Sunday, February 27, 2011

A poem by Zac

Zac was giving an assignment in his English class to write a poem about a person. This is the beautiful poem he wrote about his brother, Isaac. It brings me so much comfort when I read it, and I am so relieved to know that Zac can express his feelings so openly.


You had dimples, you were Asian and bald

You always stalked me when you crawled

You were fatter than a Sumo wrestler and your cheeks were so chubby

I hope you thought that I was your best buddy.

You were happier than Mexican Jumping Beans

and laughed a lot and screamed.

Even though you slept all the time

we still got a chance to play outside.

You were curious to see what I was doing

more curious than Curious George

You thought that I was fun to be around

and you were never bored.

You were happy to see me

and always at peace

more peaceful than Ghandi

meditating under a tree

But then on one sad day, everyone cried.

You left to go to heaven on the day that you died.

Friday, February 25, 2011

St. Ethelbert and St, Tarasius

St. Ethelbert, King of Kent, 6th century
Icon written by Monk Aidan of Shropshire, Hermitage of Sts. Anthony and Cuthbert

Today we remember St. Ethelbert, King of Kent. In 597, Pope Gregory the Great sent St. Augustine (of Canterbury, not to be confused with St. Augustine of Hippo) with a delegation of Benedictine monks to convert the pagans in Kent. They were received by the King's Christian wife, St. Bertha, and some years later, St. Ethelbert was baptized. He gave land to the monks to build a monastery, and allowed them to freely preach and establish churches.

We also remember St. Tarasius, the Patriarch of Constantinople from 784-806. He was a defender of icons and a preserver of Church unity. He presided over the Seventh Ecumenical Council, where the veneration of icons was confirmed. The iconoclasts who accepted the decision of the Council were received again into the Church. The Council proclaimed:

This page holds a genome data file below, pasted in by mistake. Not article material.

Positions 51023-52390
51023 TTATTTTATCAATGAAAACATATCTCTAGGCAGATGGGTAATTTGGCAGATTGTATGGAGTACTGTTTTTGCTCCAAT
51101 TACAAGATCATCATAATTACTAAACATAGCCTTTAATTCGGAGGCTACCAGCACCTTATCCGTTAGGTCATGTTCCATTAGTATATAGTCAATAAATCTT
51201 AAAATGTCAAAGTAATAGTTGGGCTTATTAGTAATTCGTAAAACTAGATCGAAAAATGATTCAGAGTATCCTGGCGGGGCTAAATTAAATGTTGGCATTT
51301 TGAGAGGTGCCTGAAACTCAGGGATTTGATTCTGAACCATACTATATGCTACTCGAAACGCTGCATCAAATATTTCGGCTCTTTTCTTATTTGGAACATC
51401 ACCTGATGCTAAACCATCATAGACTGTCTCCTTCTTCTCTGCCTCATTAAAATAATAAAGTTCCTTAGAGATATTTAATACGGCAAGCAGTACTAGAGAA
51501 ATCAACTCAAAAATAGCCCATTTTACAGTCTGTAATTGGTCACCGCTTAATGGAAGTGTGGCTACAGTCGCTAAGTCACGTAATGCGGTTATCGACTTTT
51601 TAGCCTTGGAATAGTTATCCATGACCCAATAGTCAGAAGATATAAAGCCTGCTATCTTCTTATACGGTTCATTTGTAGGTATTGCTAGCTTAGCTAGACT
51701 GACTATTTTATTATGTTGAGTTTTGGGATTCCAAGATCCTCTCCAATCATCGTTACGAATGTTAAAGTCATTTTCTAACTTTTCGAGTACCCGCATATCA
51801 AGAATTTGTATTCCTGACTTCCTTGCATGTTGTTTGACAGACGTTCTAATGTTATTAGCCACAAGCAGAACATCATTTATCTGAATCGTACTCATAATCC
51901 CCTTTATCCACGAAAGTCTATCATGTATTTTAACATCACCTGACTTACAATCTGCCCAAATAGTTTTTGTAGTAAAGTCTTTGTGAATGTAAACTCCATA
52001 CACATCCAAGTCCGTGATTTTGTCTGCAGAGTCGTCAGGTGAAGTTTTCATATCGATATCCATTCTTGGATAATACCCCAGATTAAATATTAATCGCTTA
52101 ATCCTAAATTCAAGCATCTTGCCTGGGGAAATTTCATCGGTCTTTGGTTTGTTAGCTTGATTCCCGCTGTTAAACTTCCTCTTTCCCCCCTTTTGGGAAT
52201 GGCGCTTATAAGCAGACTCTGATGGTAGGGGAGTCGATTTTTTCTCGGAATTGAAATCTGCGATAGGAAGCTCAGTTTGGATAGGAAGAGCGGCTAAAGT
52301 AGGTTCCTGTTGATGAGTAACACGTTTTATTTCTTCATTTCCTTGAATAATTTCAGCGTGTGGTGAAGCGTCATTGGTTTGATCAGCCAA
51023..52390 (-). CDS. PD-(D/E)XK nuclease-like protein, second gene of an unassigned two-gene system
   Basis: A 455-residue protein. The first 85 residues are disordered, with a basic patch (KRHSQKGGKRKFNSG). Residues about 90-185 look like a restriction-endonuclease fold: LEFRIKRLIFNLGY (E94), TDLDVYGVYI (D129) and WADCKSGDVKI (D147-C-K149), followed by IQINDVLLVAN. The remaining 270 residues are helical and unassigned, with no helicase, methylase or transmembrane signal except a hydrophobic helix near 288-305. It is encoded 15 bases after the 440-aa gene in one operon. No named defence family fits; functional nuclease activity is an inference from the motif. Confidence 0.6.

We define that the holy icons, whether in color, mosaic, or some other material, should be exhibited in the holy churches of God, on the sacred vessels and liturgical vestments, on the walls, furnishings, and in houses and along the roads, namely the icons of our Lord God and Savior Jesus Christ, that of our Lady the Theotokos, those of the venerable angels and those of all saintly people. Whenever these representations are contemplated, they will cause those who look at them to commemorate and love their prototype. We define also that they should be kissed and that they are an object of veneration and honor (timitiki proskynisis), but not of real worship (latreia), which is reserved for Him Who is the subject of our faith and is proper for the divine nature, ... which is in effect transmitted to the prototype; he who venerates the icon, venerated in it the reality for which it stands.